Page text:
LM Otero/AP
US Airways and American Airlines planes are shown at gates at DFW International Airport Thursday, in Grapevine, Texas. The two airlines will merge forming the world's largest airlines.

American-US Airways $11 billion merger: What's in it for travelers

Analysts say there could be a modest rise in airfares after the American-US Airways merger, but service and amenities should improve, and the industry is still very competitive.

Capping an era of consolidation in the troubled airline industry, the boards of American Airlines and US Airways agreed to a merger late Wednesday, an $11 billion deal that would create the world's biggest airline with the most passenger seats.

The combined airline will retain the American Airlines name and have more than 6,700 daily flights to 336 destinations in 56 countries.

The merger ends an era of consolidation that has stabilized the airline industry and helped return it to profitability – with mixed results for consumers.

While consumers can expect some turbulence – like modest fare increases – as a result of the merger, analysts say there are some bright spots.

“I’m actually very optimistic,” says George Hobica, founder of discount alert site Airfarewatchdog.com. “We’re going to see an improvement in service … happier airline employees, and newer planes with more amenities.”

The American-US Air merger, which is pending approval by federal regulators, is the final union in a series of mergers that has whittled the US airline industry from 10 major players in 1988 to just three legacy airlines today – Delta, United, and now American. That’s left four airlines, including Southwest, controlling 83 percent of domestic seats.

That consolidation is part of a larger trend many industries have undergone since deregulation, says Clifford Winston, a senior fellow at the Brookings Institution.

“The airline case shouldn’t be taken in isolation of other deregulated industries,” says Mr. Winston. “What we’re seeing in airlines is what we’ve seen in railroads, telecom, and trucking.”

As it has in other markets, consolidation has steadied an airline industry dogged for decades by the effects of deregulation, rising fuel costs, labor problems, and the advent of low-cost competitors. In fact, after a period of bankruptcies and liquidation, the industry is profitable again, with 2013 profits projected at $6.8 billion, according to analyst estimates reported in the Wall Street Journal.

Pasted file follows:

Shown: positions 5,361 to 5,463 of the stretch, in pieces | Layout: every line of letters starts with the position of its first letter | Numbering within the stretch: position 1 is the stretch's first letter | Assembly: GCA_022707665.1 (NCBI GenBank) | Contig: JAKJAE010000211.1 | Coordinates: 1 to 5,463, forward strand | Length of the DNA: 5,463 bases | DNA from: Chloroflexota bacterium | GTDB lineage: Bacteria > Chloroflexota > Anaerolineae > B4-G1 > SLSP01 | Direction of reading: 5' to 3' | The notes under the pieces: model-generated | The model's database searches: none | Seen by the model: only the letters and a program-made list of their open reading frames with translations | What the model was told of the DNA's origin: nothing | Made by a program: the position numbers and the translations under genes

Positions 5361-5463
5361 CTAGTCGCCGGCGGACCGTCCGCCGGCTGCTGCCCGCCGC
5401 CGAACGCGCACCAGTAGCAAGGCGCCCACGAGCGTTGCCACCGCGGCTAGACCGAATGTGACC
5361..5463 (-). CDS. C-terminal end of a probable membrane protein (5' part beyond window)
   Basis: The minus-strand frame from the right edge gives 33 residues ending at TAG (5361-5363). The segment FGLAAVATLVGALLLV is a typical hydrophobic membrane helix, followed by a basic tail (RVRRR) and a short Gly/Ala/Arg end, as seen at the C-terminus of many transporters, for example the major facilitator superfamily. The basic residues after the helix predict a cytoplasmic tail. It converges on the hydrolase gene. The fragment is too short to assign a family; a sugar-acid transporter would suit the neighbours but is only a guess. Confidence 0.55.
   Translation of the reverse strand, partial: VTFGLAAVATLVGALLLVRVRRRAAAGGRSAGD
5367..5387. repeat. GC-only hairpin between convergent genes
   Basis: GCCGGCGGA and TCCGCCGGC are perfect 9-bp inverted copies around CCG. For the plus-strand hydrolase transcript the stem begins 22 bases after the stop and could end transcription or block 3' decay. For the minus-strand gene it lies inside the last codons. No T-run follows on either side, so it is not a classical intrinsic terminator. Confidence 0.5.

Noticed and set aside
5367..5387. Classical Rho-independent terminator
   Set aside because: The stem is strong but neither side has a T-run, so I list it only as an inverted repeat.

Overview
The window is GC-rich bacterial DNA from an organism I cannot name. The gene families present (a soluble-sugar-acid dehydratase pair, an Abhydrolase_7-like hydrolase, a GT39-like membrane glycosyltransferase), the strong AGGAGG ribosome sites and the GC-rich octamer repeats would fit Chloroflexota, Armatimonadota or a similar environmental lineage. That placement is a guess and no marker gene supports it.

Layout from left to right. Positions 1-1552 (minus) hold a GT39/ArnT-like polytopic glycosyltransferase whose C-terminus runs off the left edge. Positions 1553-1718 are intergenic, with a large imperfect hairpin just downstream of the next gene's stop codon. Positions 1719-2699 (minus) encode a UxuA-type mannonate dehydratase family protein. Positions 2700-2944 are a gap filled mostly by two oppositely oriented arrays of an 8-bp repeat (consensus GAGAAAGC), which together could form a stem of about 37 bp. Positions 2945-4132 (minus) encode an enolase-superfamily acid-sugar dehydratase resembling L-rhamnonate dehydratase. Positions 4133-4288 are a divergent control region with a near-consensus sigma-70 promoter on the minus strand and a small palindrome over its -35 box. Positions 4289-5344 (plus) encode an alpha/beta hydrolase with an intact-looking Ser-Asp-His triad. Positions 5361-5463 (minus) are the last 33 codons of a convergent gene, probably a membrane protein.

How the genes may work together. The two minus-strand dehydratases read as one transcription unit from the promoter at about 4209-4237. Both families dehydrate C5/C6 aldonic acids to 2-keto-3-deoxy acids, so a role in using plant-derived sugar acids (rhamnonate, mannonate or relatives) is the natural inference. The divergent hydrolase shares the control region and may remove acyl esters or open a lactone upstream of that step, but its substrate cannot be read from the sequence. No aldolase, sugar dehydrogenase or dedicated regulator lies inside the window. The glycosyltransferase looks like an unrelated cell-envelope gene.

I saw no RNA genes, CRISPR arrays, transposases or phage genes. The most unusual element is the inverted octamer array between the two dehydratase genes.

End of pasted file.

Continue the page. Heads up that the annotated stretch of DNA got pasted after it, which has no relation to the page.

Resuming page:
Of course, that consolidation – the final chapter of which is the American-US Air merger – comes at a cost to consumers.

Consumers can expect to see modestly higher fares as a result of the merger, especially in smaller markets where competition is less intense, says Seth Kaplan, an analyst with Airline Weekly magazine. Mr. Kaplan predicts fare increases in the “single digit percentages,” along with fewer choices for consumers.

The merger “ultimately ends up taking a little supply out of the market,” he says. “Having fewer players competing does result in … modestly higher airfares, but it’s still a very competitive industry.”

Consumer complaints also spike immediately following a merger, with two airlines struggling to merge their reservations, luggage, and frequent flyer programs. As such, experts warn consumers to be prepared for more lost luggage, reservation problems, and frequent flyer hiccups, in the near future.

But it’s not all storms and squalls – analysts see a silver lining in the new union.

For one, the merger, and the larger trend of consolidation it represents, brings stability to the industry and to consumers.

“You’ll have fewer crises, fewer bankruptcies, more predictability, more stability,” says Winston.

And increased profitability – thanks to joint operations, economies of scale, and enhanced buying power – means more money to put into services like better seats, more entertainment options, and WiFi, says Kaplan.

“Certainly these companies now for the first time have money to invest in their product,” he says.

The merged airline will also offer consumers more destinations on a single carrier, as well as more hubs to be re-routed through in the case of delays or cancellations.

But the most encouraging news, say analysts, is that fares won’t go up much – if at all.

“Most travel in this country is on big ticket routes,” like New York-LA and New York-Chicago, says Winston. With as many as nine carriers serving the major routes, “those routes will always remain competitive.”

Don’t forget, he adds, “there’s a ready source of willing competitors that can do a lot of damage to high fares.”

Indeed, discount carriers like Spirit and JetBlue still control 37 percent of domestic flights and play an important role in keeping prices in check.

And if history is any indication, domestic fares across the industry will remain moderate. In fact, when adjusted for inflation, domestic fares are actually 15 percent lower today than they were in 2000, according to government data.

Finally, says Mr. Hobica, of Airfarewatchdog.com, if the new American Airlines is able to cut costs by merging operations, purchasing fuel-efficient jets, and eliminating back office expenses, “maybe they won’t even need to raise fares.”

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